A Letter to Mike Pence
You’ve been on my mind all week. I’ve woken up the past many days and for a few moments, things feel okay. The moment between sleep and awake is my only reprieve.
I’ve felt this way five times in my life. The first was the death of my grandmother, a Jew from Massachusetts who taught me about old Hollywood films and showed me love. Second, my first heartbreak; a woman named Mary with lovely hands. Third, when I found out that I was being cheated on by another love; the one I had the car and the checking account with. Next, the moment when my parents wished me dead. Most recently election night, when I realized my new government wished the same.
My parents are evangelicals with wide smiles and glossy vacant eyes. Life is seen as a test; a time before the real party that is eternity in heaven. My parents don’t want to know about the outside world and they certainly don’t want to question the small internal one they had crafted. In their world, queer people, people of color, and women in power were there simply as a sort of freak show of outsiders. Does this sound familiar? I remember my mother saying to me, “Black people are funny. They are entertaining at least.” I wasn’t allowed to watch Will and Grace because of the “faggots.” When we tried a new church and a female pastor took the podium, we quickly left. How could a man be taught the scripture by a woman?
Be quiet. Be small. Take up as little space as you can. I’m an overachiever and I did just that. At 15 I stopped eating all together. I went to rehab only after my parents were pressured by neighbors and friends to look at me; to see the death right behind me, lurking. It was a woman that saved me, a therapist named Karen who celebrated my victories as small as they were. She also helped me come to term with my sexuality. But that didn’t fit into the performative nature of my parents world. Once I was out of rehab, my eating disorder was never discussed again.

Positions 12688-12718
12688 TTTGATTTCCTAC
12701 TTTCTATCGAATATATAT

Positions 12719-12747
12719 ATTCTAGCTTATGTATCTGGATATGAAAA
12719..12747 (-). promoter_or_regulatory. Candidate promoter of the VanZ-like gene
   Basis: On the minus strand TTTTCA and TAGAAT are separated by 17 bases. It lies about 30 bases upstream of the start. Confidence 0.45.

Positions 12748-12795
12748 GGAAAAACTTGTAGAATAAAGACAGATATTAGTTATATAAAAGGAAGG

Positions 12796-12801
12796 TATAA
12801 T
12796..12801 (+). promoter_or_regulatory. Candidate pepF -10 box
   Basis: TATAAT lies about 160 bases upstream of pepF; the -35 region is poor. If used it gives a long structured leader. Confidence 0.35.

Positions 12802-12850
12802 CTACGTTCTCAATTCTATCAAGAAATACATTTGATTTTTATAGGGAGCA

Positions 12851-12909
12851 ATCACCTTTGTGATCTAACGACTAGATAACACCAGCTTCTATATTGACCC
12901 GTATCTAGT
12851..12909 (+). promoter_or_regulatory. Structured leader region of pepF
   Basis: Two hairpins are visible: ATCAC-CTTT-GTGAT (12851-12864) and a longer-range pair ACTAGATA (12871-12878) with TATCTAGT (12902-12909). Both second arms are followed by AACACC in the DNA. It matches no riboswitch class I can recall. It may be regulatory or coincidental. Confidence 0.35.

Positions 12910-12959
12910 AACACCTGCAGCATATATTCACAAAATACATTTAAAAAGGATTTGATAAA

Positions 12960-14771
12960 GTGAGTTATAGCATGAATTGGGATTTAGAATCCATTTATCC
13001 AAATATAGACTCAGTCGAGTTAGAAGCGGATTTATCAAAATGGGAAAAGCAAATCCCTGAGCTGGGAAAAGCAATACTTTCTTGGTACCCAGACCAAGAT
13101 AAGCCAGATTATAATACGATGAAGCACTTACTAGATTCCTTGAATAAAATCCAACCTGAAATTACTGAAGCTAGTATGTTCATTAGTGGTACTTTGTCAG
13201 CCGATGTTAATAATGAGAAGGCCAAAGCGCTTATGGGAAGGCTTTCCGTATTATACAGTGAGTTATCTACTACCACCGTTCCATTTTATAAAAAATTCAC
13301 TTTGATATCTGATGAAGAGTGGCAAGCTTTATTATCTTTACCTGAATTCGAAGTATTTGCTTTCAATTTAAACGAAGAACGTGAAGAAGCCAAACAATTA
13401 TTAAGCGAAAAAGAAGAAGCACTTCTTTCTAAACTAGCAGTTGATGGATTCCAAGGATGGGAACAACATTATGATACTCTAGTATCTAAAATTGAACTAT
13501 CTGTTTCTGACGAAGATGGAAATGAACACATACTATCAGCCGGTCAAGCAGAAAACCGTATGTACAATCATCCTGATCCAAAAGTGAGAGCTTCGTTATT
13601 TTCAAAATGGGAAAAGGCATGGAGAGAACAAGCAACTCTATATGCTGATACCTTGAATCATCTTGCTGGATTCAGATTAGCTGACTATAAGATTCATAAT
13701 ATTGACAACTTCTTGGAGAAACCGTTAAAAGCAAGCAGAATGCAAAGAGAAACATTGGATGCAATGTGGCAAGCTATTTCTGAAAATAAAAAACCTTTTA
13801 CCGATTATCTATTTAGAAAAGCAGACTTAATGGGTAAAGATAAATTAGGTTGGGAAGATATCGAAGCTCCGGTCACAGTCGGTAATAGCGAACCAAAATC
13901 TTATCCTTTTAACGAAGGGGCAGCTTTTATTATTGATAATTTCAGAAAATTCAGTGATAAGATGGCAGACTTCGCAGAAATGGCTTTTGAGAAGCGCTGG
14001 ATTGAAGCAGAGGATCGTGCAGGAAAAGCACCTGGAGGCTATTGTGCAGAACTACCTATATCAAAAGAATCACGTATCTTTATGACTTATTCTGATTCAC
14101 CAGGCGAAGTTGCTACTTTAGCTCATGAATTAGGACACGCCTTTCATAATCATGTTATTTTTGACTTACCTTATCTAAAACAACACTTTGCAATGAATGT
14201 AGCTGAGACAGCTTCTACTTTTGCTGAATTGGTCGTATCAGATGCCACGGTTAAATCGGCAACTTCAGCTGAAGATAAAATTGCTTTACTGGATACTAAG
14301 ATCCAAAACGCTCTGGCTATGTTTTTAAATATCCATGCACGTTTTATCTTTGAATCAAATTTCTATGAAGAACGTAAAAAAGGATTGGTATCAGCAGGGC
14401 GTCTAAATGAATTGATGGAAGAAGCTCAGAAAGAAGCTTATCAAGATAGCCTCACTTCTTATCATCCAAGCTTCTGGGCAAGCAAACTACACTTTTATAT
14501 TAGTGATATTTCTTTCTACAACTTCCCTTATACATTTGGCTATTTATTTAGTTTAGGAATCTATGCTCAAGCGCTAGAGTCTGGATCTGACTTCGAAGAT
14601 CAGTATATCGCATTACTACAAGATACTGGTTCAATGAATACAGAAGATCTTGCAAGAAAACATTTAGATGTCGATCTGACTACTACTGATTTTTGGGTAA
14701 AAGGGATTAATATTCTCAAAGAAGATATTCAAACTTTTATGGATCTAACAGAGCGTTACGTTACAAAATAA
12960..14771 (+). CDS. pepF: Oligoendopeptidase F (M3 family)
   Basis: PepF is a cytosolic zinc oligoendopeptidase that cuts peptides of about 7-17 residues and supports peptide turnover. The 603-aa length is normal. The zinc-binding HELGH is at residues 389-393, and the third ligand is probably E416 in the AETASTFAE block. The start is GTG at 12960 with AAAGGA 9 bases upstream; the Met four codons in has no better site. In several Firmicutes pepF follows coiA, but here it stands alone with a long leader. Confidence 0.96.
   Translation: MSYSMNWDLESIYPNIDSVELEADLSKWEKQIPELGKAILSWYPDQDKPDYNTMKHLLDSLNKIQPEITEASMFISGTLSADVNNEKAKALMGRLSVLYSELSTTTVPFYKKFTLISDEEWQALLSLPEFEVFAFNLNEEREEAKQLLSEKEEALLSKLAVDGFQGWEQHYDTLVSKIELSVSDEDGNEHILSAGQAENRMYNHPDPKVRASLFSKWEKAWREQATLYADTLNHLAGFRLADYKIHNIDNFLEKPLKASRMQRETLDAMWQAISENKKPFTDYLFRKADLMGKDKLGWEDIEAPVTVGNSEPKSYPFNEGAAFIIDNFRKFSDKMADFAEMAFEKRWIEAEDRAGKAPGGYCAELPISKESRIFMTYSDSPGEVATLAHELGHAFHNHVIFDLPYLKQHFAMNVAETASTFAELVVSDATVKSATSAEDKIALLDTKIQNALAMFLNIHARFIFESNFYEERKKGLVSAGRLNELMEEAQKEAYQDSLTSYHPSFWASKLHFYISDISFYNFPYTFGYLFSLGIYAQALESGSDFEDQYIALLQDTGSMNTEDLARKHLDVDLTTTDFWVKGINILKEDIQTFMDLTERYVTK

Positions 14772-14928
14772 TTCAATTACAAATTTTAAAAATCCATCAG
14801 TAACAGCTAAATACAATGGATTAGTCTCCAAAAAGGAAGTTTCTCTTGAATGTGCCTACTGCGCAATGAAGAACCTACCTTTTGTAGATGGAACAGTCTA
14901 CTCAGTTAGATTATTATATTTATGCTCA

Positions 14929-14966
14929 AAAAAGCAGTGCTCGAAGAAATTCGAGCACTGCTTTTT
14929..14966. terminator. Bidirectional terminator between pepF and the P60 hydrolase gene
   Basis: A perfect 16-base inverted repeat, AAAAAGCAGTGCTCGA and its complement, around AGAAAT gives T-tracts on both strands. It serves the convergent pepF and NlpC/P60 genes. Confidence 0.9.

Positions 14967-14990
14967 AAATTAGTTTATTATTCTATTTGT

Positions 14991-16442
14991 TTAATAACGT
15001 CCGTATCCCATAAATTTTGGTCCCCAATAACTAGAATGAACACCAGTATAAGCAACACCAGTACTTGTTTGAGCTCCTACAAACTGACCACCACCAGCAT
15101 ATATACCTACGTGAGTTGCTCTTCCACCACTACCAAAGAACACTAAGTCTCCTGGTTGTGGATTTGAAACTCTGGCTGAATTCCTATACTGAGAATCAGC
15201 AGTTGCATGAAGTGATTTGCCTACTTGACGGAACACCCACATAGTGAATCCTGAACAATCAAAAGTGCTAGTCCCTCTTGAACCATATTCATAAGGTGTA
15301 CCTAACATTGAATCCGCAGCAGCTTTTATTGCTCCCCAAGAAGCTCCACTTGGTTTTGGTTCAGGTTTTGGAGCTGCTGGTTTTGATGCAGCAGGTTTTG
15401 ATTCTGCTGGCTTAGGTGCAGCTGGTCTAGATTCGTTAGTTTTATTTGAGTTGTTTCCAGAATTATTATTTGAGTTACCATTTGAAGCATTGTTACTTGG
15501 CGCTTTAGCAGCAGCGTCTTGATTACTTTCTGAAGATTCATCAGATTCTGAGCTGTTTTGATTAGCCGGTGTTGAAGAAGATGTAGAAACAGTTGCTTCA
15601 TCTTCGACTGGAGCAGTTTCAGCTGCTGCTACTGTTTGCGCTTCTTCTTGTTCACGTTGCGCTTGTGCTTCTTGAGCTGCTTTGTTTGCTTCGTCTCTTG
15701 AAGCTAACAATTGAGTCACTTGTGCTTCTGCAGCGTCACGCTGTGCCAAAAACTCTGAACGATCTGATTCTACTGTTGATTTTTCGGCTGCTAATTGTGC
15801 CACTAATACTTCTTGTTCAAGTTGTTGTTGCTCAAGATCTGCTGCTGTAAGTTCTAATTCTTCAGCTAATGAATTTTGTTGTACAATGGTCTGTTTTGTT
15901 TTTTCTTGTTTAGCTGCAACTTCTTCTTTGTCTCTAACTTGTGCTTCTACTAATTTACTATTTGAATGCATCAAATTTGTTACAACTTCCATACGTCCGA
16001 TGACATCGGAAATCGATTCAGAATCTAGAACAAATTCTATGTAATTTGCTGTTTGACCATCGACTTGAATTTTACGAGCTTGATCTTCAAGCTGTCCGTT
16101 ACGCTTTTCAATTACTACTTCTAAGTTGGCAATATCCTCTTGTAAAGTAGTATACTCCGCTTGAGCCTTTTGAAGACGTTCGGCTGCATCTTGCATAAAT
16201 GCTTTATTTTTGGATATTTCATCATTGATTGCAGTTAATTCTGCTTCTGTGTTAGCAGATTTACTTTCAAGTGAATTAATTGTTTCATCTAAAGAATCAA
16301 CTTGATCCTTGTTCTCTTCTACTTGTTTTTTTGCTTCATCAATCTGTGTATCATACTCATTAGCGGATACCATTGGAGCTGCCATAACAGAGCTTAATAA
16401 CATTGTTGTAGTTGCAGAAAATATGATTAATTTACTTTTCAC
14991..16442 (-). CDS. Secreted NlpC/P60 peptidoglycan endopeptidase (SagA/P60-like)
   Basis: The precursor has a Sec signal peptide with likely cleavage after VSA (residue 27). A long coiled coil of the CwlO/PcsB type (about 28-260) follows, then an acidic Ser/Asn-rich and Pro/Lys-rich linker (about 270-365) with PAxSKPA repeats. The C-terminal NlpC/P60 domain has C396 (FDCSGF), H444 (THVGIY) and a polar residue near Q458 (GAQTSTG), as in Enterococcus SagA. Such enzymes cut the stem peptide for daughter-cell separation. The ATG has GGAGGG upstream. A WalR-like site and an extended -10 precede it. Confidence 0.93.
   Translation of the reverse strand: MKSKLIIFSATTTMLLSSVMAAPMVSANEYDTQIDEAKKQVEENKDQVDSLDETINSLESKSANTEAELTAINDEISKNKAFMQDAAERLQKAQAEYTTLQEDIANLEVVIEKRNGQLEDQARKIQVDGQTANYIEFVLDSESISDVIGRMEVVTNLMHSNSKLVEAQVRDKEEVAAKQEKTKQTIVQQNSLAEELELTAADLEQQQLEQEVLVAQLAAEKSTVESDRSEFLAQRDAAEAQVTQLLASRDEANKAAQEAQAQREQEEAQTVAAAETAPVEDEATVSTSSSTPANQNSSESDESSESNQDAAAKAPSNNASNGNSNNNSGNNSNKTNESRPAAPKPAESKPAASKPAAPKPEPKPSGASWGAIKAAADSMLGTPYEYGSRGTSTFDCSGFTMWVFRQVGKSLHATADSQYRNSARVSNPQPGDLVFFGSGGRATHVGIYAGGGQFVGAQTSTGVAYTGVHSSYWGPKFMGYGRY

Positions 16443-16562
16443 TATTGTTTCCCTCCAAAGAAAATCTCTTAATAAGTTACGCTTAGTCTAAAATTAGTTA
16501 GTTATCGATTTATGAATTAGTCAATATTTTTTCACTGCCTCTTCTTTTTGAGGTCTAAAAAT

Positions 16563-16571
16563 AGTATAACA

So I tried to live as best I could, hiding behind a homecoming dress and a weak smile. And so it went. I enrolled in a Christian college with a strict “no homosexuality” policy. I was miserable and had a 4.0 and two jobs. I never graduated from that school.
I was in Los Angeles, 21 years old, working in the Devil’s playground that is Hollywood, and my brother was gay. My little football playing perfect brother was gay. He was dropped off at a shitty Motel 6 on the side of the highway and my parents removed their signatures from his cosigned student loans. My mother hid in my parents bedroom. “It would’ve been better if he was dead!” she wept. I demanded that she stop. That she take it back. And like mothers do, she knew on some level that I was gay too. “Are you a lesbian?”she asked. I said no. I lied because I was afraid. I was afraid of what I already knew. My parents wished me dead.
Shortly after they felt a call from God and my father quit his job and returned to seminary. They moved to a shit kicker ghost town in Eastern Colorado where my father was given a church. They moved around from church to church for a few years, lying to the church councils about their son and daughter. In order to be in their lives we had to play by their rules: act straight, never talk about your lovers. At 33, I couldn’t take it anymore. I gave them an ultimatum. If they wanted any of me, they would have to take all of me. They couldn’t. They didn’t. If only I was dead. If only I didn’t exist. Last I heard, they are living in Texas.
When I see you, I see my parents.